Differential Cytotoxicity and Gene Expression in Human Liver Carcinoma (HepG2) Cells Exposed to Arsenic Trioxide, and Monosodium Acid Methanearsonate (MSMA)

International Journal of Molecular Sciences. 2002;3(11):1117-1132 DOI 10.3390/i3111117

 

Journal Homepage

Journal Title: International Journal of Molecular Sciences

ISSN: 1661-6596 (Print); 1422-0067 (Online)

Publisher: MDPI AG

LCC Subject Category: Science: Biology (General) | Science: Chemistry

Country of publisher: Switzerland

Language of fulltext: English

Full-text formats available: PDF, HTML, XML

 

AUTHORS


A. K. Patlolla

A. B. Ishaque

A. A. Abdelghani

B. A. Wilson

P. B. Tchounwou

EDITORIAL INFORMATION

Blind peer review

Editorial Board

Instructions for authors

Time From Submission to Publication: 11 weeks

 

Abstract | Full Text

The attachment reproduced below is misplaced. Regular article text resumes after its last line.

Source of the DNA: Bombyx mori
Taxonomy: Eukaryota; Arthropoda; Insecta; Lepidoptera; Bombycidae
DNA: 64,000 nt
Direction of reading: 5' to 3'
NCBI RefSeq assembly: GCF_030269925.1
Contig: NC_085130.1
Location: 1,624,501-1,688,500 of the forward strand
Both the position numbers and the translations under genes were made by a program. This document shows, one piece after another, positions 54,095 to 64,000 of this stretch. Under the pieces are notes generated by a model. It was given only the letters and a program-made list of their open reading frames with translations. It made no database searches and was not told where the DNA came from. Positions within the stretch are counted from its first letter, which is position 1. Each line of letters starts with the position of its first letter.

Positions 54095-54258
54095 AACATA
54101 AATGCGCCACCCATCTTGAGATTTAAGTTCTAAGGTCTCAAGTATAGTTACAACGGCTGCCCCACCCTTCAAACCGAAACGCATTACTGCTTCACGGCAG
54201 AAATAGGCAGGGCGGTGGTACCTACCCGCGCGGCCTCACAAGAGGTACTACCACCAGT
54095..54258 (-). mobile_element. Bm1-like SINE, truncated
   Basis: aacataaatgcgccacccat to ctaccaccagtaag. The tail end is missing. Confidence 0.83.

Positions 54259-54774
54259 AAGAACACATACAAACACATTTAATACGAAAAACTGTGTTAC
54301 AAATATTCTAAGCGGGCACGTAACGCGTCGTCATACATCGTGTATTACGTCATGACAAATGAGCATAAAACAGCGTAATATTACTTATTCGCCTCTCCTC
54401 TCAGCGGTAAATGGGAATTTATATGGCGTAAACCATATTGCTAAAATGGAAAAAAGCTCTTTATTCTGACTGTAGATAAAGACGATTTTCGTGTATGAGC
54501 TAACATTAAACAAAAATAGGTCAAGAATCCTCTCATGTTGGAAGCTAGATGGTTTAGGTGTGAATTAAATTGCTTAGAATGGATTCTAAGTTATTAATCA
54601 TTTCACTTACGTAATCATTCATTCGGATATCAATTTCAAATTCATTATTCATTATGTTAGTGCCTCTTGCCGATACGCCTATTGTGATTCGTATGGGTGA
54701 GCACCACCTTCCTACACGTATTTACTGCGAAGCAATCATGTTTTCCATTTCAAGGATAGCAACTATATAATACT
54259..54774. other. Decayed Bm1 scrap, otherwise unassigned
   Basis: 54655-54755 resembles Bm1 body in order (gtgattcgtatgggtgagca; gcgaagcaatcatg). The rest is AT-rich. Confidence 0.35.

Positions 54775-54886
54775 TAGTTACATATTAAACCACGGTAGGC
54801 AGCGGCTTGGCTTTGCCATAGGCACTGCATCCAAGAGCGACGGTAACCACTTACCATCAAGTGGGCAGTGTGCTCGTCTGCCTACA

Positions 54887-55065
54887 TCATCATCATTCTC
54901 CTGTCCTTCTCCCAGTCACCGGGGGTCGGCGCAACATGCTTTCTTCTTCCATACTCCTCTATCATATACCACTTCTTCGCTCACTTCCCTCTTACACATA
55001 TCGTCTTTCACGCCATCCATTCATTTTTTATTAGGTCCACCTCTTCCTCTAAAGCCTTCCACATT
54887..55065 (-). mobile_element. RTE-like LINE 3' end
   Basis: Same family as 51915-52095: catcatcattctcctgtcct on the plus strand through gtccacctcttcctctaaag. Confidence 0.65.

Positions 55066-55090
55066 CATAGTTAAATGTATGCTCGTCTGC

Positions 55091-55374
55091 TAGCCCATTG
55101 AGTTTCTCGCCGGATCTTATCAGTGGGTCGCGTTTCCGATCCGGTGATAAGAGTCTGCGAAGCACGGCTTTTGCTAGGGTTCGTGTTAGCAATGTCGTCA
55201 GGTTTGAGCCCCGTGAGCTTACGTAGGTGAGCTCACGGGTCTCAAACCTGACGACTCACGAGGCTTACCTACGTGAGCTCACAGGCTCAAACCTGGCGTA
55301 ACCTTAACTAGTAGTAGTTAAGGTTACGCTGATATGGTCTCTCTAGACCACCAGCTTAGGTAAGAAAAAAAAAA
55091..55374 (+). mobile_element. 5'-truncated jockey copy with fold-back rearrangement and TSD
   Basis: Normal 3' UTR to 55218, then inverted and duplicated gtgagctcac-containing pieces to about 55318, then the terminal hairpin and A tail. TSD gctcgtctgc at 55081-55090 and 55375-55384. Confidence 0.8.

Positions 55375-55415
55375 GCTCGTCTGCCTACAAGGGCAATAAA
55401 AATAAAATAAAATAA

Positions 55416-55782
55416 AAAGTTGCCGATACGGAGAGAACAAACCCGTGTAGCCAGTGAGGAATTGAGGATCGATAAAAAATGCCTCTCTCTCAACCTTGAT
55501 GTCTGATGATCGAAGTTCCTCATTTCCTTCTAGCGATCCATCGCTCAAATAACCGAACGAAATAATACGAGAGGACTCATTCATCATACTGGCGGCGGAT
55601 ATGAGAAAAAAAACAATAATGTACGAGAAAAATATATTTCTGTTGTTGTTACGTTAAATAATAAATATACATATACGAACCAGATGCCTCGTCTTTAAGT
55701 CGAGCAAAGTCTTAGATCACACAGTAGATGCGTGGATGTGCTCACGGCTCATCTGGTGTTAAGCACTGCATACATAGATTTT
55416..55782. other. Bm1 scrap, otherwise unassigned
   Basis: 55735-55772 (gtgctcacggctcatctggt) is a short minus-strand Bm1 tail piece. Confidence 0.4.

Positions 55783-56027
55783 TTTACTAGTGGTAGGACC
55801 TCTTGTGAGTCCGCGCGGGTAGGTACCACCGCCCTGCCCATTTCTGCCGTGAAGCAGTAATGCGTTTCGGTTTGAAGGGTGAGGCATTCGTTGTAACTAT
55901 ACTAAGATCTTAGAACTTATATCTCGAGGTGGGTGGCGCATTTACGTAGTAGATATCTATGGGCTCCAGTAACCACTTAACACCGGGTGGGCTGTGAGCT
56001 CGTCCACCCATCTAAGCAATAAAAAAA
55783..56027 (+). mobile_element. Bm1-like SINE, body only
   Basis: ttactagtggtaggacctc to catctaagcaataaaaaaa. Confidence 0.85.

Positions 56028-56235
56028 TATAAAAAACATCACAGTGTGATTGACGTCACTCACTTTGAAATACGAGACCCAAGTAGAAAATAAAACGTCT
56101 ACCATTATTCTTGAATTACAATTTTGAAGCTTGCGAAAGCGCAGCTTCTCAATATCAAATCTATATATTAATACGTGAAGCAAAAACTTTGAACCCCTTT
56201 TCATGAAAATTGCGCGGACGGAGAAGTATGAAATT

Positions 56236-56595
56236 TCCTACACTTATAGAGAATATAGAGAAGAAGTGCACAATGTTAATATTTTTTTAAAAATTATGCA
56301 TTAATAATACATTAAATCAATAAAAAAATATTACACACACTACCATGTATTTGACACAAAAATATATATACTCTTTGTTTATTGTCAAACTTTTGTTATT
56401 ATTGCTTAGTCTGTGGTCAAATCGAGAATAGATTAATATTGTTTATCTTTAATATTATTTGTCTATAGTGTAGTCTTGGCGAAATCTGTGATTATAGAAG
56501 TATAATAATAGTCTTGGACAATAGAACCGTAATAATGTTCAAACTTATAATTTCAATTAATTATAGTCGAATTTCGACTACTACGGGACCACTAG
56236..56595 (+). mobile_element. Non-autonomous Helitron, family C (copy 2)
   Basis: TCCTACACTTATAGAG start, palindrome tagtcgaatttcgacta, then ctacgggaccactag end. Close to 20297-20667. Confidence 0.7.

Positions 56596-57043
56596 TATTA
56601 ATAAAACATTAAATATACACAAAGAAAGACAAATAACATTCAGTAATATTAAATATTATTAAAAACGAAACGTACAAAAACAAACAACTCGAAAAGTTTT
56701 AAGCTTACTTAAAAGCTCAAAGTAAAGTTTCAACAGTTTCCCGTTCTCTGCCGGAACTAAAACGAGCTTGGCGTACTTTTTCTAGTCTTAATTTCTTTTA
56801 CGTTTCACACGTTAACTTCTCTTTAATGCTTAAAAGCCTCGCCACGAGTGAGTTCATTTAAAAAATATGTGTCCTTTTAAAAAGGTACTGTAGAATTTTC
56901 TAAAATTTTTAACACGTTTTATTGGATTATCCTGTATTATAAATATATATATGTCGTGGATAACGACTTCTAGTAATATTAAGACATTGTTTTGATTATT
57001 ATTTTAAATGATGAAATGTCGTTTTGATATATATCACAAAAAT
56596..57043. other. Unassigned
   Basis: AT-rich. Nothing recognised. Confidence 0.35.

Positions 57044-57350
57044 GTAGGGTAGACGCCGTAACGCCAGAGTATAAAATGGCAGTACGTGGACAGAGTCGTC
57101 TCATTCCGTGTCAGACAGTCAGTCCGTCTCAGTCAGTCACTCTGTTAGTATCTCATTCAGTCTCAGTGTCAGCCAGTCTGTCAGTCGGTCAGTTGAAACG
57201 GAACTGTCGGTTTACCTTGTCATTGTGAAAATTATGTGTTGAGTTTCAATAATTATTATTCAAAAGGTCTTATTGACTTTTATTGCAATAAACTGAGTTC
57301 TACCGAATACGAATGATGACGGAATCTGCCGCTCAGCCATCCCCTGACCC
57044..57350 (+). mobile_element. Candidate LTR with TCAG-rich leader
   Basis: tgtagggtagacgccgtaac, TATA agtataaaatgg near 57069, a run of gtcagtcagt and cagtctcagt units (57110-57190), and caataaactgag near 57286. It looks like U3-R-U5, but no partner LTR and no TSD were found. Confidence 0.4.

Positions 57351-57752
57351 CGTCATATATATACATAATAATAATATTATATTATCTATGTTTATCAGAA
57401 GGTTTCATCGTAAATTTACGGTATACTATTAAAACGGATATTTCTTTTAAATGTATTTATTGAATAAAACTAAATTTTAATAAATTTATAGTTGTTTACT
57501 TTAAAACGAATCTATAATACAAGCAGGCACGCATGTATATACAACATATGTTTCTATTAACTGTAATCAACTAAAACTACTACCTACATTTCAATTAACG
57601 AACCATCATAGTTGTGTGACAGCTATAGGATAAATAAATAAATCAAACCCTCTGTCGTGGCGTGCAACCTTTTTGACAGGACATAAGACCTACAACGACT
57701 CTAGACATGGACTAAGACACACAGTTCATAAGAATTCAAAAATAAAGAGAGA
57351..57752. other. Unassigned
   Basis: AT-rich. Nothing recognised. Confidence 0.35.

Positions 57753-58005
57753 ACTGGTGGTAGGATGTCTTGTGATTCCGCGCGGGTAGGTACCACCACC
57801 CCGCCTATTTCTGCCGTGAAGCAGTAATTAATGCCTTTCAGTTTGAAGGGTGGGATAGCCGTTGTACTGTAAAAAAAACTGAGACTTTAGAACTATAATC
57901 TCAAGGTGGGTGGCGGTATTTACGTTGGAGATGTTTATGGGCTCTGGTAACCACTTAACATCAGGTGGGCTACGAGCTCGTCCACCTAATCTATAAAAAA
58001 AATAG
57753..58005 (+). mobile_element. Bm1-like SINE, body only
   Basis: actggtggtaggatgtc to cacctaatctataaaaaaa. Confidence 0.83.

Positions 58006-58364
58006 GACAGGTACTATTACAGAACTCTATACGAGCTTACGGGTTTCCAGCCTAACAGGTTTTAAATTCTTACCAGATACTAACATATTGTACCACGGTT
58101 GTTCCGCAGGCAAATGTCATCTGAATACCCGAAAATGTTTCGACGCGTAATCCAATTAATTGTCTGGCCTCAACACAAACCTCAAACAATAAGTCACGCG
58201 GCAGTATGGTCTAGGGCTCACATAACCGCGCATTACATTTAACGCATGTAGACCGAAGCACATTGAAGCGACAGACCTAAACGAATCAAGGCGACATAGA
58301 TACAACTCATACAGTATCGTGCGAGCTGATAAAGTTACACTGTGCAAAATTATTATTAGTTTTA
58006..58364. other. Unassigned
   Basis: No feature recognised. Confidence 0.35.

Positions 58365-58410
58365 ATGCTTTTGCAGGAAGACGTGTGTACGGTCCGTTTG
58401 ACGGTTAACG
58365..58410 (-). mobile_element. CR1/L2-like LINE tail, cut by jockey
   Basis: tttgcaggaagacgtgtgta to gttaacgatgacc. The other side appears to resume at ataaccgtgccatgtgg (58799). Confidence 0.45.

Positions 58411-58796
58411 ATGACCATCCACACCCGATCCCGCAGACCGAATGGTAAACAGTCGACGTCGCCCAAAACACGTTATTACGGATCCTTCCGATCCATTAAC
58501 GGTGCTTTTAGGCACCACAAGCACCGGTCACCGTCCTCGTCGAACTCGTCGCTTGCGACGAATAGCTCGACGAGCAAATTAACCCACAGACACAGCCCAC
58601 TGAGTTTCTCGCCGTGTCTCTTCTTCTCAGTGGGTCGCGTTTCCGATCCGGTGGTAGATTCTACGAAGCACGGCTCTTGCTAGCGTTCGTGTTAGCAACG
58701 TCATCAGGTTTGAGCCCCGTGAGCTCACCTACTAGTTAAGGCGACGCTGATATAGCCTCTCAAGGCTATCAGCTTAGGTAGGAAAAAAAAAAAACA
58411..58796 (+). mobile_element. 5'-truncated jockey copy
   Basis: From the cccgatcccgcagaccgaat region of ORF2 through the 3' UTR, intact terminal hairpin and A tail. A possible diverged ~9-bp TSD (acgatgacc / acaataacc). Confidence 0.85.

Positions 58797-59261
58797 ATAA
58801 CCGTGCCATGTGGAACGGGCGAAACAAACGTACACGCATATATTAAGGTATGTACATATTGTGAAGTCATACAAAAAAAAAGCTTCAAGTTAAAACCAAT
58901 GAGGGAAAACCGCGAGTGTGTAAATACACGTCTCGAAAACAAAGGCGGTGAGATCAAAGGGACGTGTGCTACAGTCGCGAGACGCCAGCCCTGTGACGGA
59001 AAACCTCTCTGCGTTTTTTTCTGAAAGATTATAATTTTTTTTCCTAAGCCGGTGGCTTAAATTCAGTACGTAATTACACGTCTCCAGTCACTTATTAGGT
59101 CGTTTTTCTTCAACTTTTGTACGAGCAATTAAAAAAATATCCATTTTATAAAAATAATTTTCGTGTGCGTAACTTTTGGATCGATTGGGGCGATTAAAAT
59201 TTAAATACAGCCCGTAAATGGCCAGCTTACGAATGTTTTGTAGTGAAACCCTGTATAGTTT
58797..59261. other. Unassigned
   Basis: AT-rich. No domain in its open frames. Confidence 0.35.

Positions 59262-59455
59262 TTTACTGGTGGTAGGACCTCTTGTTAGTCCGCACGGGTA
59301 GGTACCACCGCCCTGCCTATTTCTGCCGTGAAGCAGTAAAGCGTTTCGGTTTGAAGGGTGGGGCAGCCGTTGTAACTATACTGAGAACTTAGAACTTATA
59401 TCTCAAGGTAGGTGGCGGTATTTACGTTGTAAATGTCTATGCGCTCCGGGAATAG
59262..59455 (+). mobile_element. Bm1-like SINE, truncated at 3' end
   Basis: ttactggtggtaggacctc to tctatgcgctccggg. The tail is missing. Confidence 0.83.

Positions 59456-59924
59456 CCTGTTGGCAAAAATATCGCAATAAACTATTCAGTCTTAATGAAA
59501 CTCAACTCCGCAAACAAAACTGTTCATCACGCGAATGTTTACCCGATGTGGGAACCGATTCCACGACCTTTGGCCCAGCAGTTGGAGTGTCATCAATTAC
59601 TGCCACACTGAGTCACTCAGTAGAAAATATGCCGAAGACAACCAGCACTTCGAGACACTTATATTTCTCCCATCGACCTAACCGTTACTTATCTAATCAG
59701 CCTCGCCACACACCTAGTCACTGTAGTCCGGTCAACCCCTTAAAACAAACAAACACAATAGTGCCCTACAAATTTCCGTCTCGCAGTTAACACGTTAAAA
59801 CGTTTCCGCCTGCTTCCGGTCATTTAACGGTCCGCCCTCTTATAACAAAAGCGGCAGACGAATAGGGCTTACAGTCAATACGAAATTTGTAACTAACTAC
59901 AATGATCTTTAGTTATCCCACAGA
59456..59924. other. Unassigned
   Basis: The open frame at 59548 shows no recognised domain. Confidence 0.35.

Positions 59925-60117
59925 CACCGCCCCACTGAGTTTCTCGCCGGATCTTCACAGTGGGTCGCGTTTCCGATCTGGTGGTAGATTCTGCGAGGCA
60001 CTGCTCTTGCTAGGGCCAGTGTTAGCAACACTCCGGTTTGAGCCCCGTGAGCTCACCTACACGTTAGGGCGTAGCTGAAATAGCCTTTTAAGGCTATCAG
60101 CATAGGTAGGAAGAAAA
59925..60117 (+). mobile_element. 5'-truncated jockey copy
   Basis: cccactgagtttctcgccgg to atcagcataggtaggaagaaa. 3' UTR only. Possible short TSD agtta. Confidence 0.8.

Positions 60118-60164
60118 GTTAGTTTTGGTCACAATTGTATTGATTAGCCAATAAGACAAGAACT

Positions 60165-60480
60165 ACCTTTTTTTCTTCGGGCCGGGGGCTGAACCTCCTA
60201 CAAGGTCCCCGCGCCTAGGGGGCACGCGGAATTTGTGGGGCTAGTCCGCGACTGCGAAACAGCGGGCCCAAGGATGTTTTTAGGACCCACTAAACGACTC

Research in our laboratory has demonstrated that a trivalent form of arsenic such as arsenic trioxide (AT) has the ability to cause significant cytotoxicity, and induction of a significant number of stress genes in human liver carcinoma cells (HepG2). However, the literature also indicates that the toxicity of arsenic depends on its chemical form. To test this hypothesis, we further evaluated the cellular and molecular responses of HepG2 cells following exposure to monosodium acid methanearsonate (MSMA), a pentavalent and organic form of arsenic. Cytotoxicity was evaluated using the MTT-assay for cell viability, while the gene profile assay was performed to measure the degree of gene induction in 13 different recombinant cell lines generated from a parental HepG2 cell line. Cytotoxicity experiments yielded LC50 values of 11.9 + 2.6 μg/mL for AT, and 257.3 + 51.4μg/mL for MSMA; indicating that AT was about 20 times more toxic than MSMA. Exposure of HepG2 cells to MSMA also resulted in a significant reduction (p < 0.05) in the number of stress genes induced, compared to AT. Upon MSMA exposure, only 2 (HMTIIA and HSP70) out of the 13 constructs evaluated yielded inductions to statistically significant levels (p < 0.05), compared to 11 (GSTYa, XRE, HMTIIA, c-fos, NF-kBRE, HSP70, p53RE, GADD153, GADD45, and GRP78) for AT. These results greatly support the hypothesis that the toxicity of arsenic compounds highly depends on their chemical forms; with the inorganic forms being more potent than the organic ones.